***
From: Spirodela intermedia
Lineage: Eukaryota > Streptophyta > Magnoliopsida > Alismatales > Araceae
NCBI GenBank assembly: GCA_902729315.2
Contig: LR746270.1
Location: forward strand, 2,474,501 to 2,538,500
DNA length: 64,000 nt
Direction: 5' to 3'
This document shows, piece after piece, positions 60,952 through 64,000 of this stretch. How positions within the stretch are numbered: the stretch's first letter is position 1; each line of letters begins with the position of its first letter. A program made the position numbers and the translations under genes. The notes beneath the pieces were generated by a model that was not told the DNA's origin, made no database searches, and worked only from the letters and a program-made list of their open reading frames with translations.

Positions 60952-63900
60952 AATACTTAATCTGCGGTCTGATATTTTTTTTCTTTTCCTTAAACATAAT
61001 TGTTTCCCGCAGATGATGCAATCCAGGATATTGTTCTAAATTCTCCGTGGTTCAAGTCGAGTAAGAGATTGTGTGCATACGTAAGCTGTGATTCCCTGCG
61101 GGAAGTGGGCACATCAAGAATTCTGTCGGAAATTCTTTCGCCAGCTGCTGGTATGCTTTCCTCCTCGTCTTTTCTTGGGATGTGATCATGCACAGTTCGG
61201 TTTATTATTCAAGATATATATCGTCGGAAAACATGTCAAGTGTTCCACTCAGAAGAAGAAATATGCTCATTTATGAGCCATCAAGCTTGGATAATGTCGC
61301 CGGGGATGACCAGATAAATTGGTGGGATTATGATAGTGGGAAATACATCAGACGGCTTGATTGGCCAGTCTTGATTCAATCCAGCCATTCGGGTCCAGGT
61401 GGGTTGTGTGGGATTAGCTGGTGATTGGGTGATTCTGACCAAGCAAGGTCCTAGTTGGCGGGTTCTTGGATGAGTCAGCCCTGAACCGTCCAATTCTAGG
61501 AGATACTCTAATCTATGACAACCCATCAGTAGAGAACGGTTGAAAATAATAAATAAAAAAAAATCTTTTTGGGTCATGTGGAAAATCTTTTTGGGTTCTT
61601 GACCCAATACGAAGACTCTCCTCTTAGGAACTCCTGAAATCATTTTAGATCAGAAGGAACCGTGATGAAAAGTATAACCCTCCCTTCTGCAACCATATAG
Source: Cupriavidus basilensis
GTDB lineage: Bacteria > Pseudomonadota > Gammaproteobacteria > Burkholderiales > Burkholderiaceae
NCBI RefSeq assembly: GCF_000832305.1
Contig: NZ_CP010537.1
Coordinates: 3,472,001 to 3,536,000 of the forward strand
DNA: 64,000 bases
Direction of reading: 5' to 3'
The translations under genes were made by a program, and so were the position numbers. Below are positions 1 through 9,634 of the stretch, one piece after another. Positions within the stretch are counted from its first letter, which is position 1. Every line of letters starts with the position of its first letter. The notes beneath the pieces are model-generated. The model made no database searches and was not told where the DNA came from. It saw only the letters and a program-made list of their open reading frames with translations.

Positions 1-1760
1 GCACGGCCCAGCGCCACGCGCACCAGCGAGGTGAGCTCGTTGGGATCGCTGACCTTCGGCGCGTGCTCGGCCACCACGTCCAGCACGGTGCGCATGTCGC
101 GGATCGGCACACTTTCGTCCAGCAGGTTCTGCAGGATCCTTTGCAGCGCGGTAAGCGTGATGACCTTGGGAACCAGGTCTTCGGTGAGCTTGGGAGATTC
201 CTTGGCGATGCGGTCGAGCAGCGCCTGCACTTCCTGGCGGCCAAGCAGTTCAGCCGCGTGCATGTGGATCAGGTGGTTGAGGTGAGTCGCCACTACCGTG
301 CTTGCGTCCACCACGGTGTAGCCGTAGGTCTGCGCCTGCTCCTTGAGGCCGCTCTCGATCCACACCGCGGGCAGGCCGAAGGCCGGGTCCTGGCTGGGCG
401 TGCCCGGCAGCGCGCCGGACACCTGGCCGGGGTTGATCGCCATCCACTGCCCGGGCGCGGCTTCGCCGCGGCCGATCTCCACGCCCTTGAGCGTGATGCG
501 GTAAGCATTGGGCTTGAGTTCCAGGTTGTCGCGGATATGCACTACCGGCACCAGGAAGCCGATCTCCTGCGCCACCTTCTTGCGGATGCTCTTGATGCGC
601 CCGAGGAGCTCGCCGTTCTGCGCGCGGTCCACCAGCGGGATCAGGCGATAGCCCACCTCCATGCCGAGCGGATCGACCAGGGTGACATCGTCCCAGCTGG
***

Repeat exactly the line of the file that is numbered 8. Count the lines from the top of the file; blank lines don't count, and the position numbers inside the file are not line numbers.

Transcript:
This document shows, piece after piece, positions 60,952 through 64,000 of this stretch. How positions within the stretch are numbered: the stretch's first letter is position 1; each line of letters begins with the position of its first letter. A program made the position numbers and the translations under genes. The notes beneath the pieces were generated by a model that was not told the DNA's origin, made no database searches, and worked only from the letters and a program-made list of their open reading frames with translations.